Interview with Author Liselle Sambury

Liselle Sambury is a Toronto-based Trinidadian Canadian author. Her brand of writing can be described as “messy Black girls in fantasy situations.” She works in social media and spends her free time embroiled in reality tv because when you write messy characters you tend to enjoy that sort of drama. She also shares helpful tips for upcoming writers and details of her publishing journey through a YouTube channel dedicated to helping demystify the sometimes complicated business of being an author. I had the chance to interview Liselle, which you can read below.

Congratulations on your debut! Can you tell us a bit about your upcoming book, Blood Like Magic?

Blood Like Magic is about a family of Black witches living in a near future Toronto, and in particular, sixteen-year-old Voya Thomas who is given the horrifying task of either killing her first love or losing her family’s magic forever.

What drew you to writing? Do you remember the first stories/authors that inspired you to write or simply strengthen your love of reading?

There wasn’t anything specific that drew me to writing, I just wanted a way to vent my feelings and tell stories that distracted me when I was having a hard time, and writing ended up being that medium. I honestly didn’t even read much. I volunteered in the library in elementary school because I wanted to be indoors during recess. I was that kind of kid. But I did love to go to the public library, and I would basically pick out anything that interested me. I was a big fan of the Saga of Darren Shan which was a gruesome vampire series. I devoured those books so it’s not surprising that I hopped right on the Twilight train when it came around.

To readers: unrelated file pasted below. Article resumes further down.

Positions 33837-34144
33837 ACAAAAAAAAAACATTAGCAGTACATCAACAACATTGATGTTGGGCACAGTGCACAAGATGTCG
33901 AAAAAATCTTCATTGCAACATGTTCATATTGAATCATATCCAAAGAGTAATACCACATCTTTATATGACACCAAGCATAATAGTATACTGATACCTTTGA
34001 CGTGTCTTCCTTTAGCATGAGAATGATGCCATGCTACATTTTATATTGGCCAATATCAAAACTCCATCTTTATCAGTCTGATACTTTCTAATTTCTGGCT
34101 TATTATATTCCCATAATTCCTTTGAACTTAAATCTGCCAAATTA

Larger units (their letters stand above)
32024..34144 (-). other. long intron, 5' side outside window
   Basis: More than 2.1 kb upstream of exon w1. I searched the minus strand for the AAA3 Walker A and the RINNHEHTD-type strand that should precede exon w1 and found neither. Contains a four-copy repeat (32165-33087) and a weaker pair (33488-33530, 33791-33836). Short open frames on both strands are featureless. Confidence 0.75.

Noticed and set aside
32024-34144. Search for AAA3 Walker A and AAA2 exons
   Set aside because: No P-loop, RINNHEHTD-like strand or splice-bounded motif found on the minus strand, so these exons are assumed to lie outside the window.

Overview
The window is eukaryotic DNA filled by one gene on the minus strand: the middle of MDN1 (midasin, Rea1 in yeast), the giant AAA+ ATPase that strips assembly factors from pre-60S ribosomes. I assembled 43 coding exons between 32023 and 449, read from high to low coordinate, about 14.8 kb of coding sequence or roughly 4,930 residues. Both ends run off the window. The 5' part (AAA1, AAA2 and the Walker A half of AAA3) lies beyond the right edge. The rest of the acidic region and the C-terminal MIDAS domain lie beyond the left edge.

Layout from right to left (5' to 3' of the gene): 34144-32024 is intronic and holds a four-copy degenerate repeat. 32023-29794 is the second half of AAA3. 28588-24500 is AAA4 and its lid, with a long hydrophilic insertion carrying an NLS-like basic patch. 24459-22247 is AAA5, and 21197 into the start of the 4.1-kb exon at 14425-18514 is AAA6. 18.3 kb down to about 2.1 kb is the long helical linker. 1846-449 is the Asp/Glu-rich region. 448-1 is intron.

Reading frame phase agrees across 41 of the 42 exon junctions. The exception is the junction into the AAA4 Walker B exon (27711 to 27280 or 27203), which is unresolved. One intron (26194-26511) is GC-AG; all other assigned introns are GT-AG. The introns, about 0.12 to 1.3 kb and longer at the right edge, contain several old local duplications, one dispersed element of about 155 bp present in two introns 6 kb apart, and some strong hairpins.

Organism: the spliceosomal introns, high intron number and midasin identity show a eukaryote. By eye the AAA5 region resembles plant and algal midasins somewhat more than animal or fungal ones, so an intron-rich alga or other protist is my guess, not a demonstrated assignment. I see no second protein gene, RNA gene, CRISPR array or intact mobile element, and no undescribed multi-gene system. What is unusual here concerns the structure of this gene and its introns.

As a writer, where do you find your sense of inspiration and what sources do you draw on to refresh your creativity?

I find that books, TV shows, and movies are fantastic fuel for my inspiration. Books so often make me think ‘wow I wish I could write something like this’ and spur me on that way because I’m so invested in trying to create an experience like that, or, like in the case of Blood Like Magic, trying to add to an experience I didn’t get when I was younger. With TV Shows and movies though, it’s often that there’s an aspect unexplored that nags at me, and I have to write that unexplored premise. Anime is usually where I discover a lot of different ways of telling a story that I’ve never seen or heard of. Some anime just blows my mind with the sorts of narratives they weave, and that’s also incredibly inspiring.